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Re: Controls and criticality
Pierangelo Masarati writes:
>Kurt Zeilenga wrote:
>>On Nov 2, 2008, at 11:00 AM, Pierangelo Masarati wrote:
>>>Kurt Zeilenga wrote:
>>>> Some controls specifications are simply broken. No part of the
>>>> 'making use of the control' should depend on the value of criticality.
Is this stated anywhere now? I seem to misremember those ldapbis
discussions. E.g. this message
where you say the control spec _can_ require a criticality and the
server can check it. It's about this RFC 4511 statement, I think:
"note: the semantics of the criticality field are defined above
should not be altered by the control's specification"
but I'm not sure how much that implies. Certainly it means the spec
can't tell the server to e.g. ignore the criticality in a request and
treat criticality as TRUE regardless.
It was not stated anywhere when those controls were written (to RFC
2251). On the contrary, RFC 2251 said control specs include:
"whether the control is always noncritical, always critical, or
critical at the client's option".
So RFC 2251 was talking both about the criticality sent in the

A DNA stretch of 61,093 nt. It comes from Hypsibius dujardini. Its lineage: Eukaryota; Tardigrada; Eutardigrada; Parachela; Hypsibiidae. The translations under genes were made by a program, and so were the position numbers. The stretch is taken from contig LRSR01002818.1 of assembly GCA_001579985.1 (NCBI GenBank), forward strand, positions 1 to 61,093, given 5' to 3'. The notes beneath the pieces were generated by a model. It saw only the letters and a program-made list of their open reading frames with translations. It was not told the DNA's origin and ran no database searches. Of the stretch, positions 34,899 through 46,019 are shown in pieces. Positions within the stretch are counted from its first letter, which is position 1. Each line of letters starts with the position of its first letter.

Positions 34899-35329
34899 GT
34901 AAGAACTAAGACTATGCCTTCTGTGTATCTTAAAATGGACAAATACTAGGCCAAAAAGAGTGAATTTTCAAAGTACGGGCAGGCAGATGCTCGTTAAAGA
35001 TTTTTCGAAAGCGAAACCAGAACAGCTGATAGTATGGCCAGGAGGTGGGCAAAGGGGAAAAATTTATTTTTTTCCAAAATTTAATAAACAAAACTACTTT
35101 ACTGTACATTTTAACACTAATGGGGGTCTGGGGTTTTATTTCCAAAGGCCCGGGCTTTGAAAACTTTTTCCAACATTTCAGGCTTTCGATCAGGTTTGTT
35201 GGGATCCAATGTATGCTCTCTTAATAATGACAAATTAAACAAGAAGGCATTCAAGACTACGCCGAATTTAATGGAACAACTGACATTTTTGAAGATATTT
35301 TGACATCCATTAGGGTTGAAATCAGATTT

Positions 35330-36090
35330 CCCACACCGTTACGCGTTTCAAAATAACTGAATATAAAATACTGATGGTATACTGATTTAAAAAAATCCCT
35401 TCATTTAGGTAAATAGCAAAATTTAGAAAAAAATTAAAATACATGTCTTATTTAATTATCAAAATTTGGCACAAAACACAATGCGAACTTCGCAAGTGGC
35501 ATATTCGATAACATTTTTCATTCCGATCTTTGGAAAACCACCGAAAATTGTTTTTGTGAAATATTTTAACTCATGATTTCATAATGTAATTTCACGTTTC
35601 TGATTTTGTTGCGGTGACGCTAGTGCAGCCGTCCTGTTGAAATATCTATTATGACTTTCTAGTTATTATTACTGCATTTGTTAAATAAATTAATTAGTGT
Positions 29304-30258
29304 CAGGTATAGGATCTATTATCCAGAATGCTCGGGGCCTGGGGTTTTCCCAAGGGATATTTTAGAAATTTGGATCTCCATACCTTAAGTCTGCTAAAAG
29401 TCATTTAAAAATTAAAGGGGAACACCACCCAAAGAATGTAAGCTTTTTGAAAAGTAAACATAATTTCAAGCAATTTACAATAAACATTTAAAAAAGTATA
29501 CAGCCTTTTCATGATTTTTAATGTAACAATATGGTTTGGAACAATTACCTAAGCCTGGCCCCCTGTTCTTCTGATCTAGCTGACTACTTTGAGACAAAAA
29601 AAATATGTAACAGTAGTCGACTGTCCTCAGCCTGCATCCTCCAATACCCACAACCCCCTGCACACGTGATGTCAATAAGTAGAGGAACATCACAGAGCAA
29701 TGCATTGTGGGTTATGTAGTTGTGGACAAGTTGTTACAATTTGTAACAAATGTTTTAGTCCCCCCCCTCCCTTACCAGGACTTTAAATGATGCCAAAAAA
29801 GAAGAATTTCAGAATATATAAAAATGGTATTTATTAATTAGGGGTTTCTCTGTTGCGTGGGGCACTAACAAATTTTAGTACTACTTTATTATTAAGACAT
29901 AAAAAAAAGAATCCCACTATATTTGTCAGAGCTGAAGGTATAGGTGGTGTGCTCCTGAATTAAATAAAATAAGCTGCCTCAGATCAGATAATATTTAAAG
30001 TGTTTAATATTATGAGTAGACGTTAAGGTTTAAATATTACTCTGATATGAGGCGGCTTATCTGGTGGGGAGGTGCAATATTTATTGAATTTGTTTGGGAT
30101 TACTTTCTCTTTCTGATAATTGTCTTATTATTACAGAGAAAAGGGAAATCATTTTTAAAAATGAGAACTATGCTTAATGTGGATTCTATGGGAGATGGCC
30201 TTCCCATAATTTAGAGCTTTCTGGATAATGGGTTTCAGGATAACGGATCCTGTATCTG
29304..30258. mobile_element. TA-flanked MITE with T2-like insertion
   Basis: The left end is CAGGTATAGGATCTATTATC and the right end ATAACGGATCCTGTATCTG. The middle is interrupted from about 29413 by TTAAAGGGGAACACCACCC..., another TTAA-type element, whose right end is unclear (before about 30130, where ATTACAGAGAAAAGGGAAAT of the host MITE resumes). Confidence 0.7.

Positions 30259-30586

LDAPMessage and the one in the spec. RFC 4511 switched to the one
in the message only, making the spec advisory.
In any case, when the control spec does say the result depends on
criticality, the two correct options are to implement the control
that way or to not implement the control at all.
>> The server shouldn't even consider criticality in its processing until
>> after deciding not to make use of a control, whether to fail due or
>> ignore the control.
Well, almost never. If a request contains several possibly-conflicting
"Controls with a criticality of FALSE may be ignored in order to
arrive at a valid combination".
About client-provided criticality FALSE when spec says TRUE:
>>> To me, slapd should reject those cases with protocolError.
>> This kind of breaks the separation between the controls criticality
>> processing and control processing.
> Yes. But this is a consequence of the fact that some controls' specs
> seem to overload the criticality flag with some additional semantics.
>> I tend to prefer 'be liberal in what you accept'.
> I'd agree (I do, in principle) but I'd limit liberality to data
> integrity and security.
I would too. But that was a huuuge discussion which I'm still nervous
about dipping my toes into again:-)
>> However, if I were to
>> redesign LDAP from scratch, I'd remove the concept of a non-critical
>> control in favor of requiring the client to fall-back. At present,
>> most clients don't provide any fall-back. But I digress.
Another digression: If I were to redesign LDAP from scratch, I'd call